What Your Website Should Look Like in 2020
The Future of Web Design & Development
In 2016, we correctly predicted which web design trends would be popular in 2018. Here’s what you need to know now to prepare for 2020.
“What separates design from art is that design is meant to be functional.”
― Cameron Moll
The Internet has revolutionized the way we communicate and consume information.
We use the Internet to access data, explore opportunities, and make connections that would be otherwise impossible. Websites like Google, Reddit, Yahoo, and YouTube are prolific because of the information they provide and the communications they facilitate.
The websites of the future will continue to break down walls and push the limits of our imaginations.
5 Website Trends that will Takeover by 2020
Long gone are the days when we had to sit down at a desktop computer to access the internet. With new and impressive mobile technology (smart phones, iPads, wearable technology, etc) hitting the market regularly, consumers have access to the internet anywhere, anytime. As mobile internet usage has been steadily increasing over the years while desktop declines, most companies recognize the NEED for a responsive website. Now that over 60% of web traffic is coming from mobile devices, many industry leaders are opting for mobile-first design over responsive.
Mobile-first design takes your site beyond simply working on mobile devices to offer a truly tailored mobile experience. By 2020, there will be no place for websites that are not catering to their mobile audience.
Accessible websites are designed to work with assistive technologies, like screen readers, to give users with disabilities access to the same products, information, services that are available to everyone. Your website should not require users to hear, see, or utilize a mouse. If it does, you may be alienating up to 20% of potential users. Additionally, The Americans with Disabilities Act (ADA) prohibits discrimination on the basis of disability and ensures “equal enjoyment” of goods and services available at public accommodations – including websites. This means that legally, your website must be accessible to everyone.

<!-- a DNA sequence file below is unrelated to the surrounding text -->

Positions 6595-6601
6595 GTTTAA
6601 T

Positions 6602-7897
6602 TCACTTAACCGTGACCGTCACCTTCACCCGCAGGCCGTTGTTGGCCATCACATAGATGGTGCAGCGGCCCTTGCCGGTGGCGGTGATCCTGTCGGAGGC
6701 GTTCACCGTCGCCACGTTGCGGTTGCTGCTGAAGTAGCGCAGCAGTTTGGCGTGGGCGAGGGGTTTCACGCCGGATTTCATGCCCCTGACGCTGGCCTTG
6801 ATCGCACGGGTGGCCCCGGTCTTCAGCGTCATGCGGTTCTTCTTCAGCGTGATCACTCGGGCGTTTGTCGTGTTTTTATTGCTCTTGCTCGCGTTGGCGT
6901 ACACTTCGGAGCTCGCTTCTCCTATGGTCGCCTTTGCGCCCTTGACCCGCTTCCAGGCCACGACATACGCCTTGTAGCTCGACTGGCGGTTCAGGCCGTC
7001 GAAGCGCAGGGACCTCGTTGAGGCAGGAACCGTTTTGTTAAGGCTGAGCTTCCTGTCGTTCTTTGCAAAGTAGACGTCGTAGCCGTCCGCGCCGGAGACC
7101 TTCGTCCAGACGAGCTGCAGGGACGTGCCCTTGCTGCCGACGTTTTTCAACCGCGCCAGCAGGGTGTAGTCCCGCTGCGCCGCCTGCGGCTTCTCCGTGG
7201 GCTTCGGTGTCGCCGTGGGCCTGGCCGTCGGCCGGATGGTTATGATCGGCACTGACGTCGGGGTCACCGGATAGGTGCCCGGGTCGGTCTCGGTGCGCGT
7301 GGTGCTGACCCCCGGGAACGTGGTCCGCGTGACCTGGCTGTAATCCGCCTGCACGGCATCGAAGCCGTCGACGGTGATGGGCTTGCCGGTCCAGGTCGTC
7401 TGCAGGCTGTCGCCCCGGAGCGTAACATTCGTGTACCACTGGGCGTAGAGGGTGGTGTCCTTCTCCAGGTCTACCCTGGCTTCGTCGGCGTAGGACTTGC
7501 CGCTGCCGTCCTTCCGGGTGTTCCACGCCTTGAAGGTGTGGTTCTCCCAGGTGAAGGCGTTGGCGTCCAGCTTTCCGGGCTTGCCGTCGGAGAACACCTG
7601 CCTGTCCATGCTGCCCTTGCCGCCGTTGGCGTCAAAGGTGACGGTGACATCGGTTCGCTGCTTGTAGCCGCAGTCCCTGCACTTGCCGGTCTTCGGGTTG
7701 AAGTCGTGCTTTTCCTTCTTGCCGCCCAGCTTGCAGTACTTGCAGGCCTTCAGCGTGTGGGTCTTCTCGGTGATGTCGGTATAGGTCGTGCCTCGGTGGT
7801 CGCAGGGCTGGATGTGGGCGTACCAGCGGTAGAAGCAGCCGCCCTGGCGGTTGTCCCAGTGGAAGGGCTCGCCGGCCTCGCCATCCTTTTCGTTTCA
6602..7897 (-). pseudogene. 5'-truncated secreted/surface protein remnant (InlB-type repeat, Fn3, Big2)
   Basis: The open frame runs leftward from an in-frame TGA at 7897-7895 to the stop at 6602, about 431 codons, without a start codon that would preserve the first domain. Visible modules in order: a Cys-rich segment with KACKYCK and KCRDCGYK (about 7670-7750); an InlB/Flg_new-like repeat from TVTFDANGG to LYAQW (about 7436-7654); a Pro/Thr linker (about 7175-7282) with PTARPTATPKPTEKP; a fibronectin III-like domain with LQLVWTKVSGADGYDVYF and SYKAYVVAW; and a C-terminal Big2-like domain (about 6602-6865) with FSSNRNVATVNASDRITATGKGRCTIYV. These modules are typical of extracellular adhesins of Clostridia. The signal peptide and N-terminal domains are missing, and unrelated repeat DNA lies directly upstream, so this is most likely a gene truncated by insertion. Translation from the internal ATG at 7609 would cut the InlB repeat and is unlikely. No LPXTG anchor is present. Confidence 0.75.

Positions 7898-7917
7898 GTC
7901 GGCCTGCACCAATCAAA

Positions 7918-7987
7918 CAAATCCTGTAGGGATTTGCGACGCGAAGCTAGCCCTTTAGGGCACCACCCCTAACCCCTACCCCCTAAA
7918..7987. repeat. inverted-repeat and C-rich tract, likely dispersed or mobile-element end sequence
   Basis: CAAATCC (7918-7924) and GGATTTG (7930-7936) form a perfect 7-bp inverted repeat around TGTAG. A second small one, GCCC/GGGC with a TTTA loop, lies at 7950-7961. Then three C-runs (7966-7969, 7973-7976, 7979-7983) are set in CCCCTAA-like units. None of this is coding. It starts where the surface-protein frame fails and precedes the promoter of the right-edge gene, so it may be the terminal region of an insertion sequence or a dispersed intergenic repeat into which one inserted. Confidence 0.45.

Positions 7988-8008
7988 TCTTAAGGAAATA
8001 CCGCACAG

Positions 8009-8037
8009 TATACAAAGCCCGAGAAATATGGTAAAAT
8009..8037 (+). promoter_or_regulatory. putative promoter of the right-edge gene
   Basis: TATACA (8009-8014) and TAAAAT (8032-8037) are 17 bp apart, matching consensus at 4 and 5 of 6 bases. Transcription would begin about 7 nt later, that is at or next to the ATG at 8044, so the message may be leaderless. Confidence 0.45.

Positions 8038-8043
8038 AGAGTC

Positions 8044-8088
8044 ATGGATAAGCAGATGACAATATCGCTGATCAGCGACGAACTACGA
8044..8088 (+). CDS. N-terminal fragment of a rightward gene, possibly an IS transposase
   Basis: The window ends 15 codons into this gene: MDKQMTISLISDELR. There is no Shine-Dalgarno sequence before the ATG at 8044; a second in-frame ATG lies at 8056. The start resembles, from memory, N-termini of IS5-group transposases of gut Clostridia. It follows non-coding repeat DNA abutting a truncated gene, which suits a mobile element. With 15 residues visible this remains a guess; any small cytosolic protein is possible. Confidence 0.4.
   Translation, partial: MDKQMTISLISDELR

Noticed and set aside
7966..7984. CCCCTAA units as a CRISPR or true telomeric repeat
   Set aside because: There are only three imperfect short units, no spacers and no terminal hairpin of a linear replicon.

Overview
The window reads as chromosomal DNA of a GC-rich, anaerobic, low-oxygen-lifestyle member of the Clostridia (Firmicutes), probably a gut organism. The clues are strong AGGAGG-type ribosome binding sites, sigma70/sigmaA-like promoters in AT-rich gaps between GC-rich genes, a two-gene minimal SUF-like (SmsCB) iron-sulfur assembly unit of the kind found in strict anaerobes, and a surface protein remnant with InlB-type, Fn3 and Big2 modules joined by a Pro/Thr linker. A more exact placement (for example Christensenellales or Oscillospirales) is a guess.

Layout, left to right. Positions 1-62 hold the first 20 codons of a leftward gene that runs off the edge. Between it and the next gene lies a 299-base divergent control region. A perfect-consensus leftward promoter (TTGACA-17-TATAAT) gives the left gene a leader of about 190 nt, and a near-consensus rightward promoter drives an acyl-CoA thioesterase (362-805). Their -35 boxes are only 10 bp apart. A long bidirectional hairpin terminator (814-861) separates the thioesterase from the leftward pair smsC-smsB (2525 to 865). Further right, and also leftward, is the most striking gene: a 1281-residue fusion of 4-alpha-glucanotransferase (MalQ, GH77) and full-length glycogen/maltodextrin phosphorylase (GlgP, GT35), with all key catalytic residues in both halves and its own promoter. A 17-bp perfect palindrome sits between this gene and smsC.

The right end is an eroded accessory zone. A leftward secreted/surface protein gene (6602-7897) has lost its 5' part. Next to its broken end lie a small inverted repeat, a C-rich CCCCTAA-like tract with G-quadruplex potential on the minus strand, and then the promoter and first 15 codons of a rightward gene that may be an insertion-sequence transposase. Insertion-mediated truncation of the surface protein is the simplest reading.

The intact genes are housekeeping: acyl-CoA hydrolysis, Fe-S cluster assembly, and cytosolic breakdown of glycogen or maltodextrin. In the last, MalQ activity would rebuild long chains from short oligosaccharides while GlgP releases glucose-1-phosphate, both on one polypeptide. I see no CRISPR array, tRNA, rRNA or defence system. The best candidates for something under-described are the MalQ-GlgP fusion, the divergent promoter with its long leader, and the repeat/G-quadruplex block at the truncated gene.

If you wait till 2020 to upgrade to an accessible website, it will be too late. By 2020, accessibility will be the expected standard across the internet.
Microsoft has reported that the average person has an attention span of 8 seconds, which is 1 second less than a goldfish’s. Consumers are constantly being fed new information faster than ever before, and in such a time-scarce age, we’re trying to take it in faster (and in greater volumes) than ever before too. As content has become increasingly “skimmable”, it’s logical that design will follow suit.
Websites will still feature increasingly unique and intricate capabilities, but designers will find new and creative ways to use the design to supplement the content (or vice-versa) instead of equally emphasizing all aspects. I predict minimalism will be a major design trend in 2020.
4. Dynamic Content
In the context of web design and development, dynamic content refers to content on a website that changes depending on user interactions. This means that two people visiting the exact same webpage might see completely different content based on things like what they did last time they were on the page, what time of day it is, or where they are located. Facebook is an example of a dynamic website.
Obviously dynamic content is not new, but it is not being used to its fullest potential. Social sites are most commonly taking advantage of this feature, while most every other website has widely ignored it. In 2020, I predict that more websites will be optimizing this concept to revolutionize target marketing and enhance user experience.
Long gone are the days when security was optional unless you were taking payments through your website. Thanks to the blunders of big corporations like Facebook, consumers are paying more attention now than ever before to where they spend their time on the Internet. We expect to see that green padlock in the URL address bar on every website we visit. Not only does the padlock (or lack there of) signal a safe website, its evolved into a symbol of trust that has the potential to reflect positively (or negatively) on a business – even beyond their presence on the web. We can thank Google for this.
This is happening now, but it doesn’t end here. Advances in cryptography, specifically encryption and blockchain technology, are revolutionizing security. I predict that by 2020, blockchain will be used to protect most of our data whether we know it or not. However, we probably will know it – and expect it. Security is not the trend; security is a necessity. The trend is rising consumer awareness and concern.
The future of the internet is being influenced by new technology, changing social dynamics, and the coming-of-age of a generation of digital natives. In 2020, these trends will be commonplace. The trend setters, those with their eye on the future, will begin implementing these ideas now.